Published Online: 1 FEB 2013
Copyright © 2013 Blackwell Publishing Ltd. All rights reserved.
The International Encyclopedia of Ethics
How to Cite
Ramsay, M. 2013. Juvenile Justice. The International Encyclopedia of Ethics. .
- Published Online: 1 FEB 2013
Juvenile justice concerns how society should deal with pre-adults who are alleged to have violated penal laws. The juvenile justice debate is dominated by two moral ideals. First, there is the broad idea of just deserts or retribution – all persons who commit an offense should receive a punishment that is proportionate to the severity of that offense (see Justice; Punishment; Retribution). Second, just punishment also requires genuine responsibility – blame for a wrongful act may be diminished or eliminated if a person lacks appropriate responsibility (see Responsibility). To be responsible for an act, one must have an appropriate level of understanding, rationality, and self-control. Children's diminished responsibility has often been used to justify some form of “welfarism,” the idea that the law should protect, rehabilitate, and educate juvenile offenders. Traditionally, welfarism has been implemented through a separate penal system designed around juveniles' needs and capacities. However, while they prioritize welfarist goals over punishment, many welfarists endorse some level of retributive punishment for juvenile offenders.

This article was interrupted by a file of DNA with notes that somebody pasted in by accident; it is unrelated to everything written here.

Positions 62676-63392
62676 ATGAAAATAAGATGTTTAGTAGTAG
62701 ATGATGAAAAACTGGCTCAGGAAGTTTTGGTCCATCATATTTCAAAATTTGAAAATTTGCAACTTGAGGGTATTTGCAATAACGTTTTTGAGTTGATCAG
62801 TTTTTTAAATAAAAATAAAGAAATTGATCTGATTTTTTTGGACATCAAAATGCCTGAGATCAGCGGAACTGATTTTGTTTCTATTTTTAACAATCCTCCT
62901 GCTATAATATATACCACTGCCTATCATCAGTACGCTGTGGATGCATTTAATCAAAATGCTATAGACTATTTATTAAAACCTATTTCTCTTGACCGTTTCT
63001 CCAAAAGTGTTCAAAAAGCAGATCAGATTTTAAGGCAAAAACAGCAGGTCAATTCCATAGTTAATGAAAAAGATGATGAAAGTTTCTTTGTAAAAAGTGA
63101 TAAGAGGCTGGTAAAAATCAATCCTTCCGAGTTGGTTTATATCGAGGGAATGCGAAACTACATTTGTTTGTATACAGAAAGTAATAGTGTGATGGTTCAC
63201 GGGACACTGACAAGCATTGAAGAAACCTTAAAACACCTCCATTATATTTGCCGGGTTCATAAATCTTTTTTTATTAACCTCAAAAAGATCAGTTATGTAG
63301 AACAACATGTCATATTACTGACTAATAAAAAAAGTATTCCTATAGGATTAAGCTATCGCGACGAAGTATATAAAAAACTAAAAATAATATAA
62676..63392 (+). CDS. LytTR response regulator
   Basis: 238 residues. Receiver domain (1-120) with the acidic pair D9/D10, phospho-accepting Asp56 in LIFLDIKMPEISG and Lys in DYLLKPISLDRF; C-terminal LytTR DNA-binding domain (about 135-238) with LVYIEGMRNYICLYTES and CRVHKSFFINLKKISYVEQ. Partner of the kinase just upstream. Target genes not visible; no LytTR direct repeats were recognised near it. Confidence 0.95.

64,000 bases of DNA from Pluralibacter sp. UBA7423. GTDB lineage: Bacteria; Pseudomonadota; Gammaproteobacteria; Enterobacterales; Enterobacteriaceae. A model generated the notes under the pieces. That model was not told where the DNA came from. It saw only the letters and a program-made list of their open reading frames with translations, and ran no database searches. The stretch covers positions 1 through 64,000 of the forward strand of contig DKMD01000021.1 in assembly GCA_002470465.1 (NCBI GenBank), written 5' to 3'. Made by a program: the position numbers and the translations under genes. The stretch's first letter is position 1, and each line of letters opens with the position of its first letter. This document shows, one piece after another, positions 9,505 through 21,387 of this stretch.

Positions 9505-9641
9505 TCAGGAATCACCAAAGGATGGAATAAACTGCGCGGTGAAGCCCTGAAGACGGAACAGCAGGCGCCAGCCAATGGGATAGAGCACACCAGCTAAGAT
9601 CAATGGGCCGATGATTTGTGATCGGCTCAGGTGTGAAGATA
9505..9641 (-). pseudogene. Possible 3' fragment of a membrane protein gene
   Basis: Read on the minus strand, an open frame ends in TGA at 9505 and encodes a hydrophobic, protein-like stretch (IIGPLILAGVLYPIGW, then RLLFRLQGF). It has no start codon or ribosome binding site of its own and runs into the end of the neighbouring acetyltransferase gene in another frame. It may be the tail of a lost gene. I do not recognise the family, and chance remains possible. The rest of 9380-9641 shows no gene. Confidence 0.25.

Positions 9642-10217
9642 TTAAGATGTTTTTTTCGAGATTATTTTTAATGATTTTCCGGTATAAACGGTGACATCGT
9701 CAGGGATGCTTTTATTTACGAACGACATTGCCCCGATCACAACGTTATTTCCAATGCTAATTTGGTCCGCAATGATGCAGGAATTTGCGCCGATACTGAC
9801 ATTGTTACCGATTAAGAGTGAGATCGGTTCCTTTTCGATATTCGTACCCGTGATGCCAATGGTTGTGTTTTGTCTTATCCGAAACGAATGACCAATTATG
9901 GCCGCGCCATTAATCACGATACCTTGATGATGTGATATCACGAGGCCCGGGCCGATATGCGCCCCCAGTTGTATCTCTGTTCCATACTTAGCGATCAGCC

- legal and political;
- normative ethics;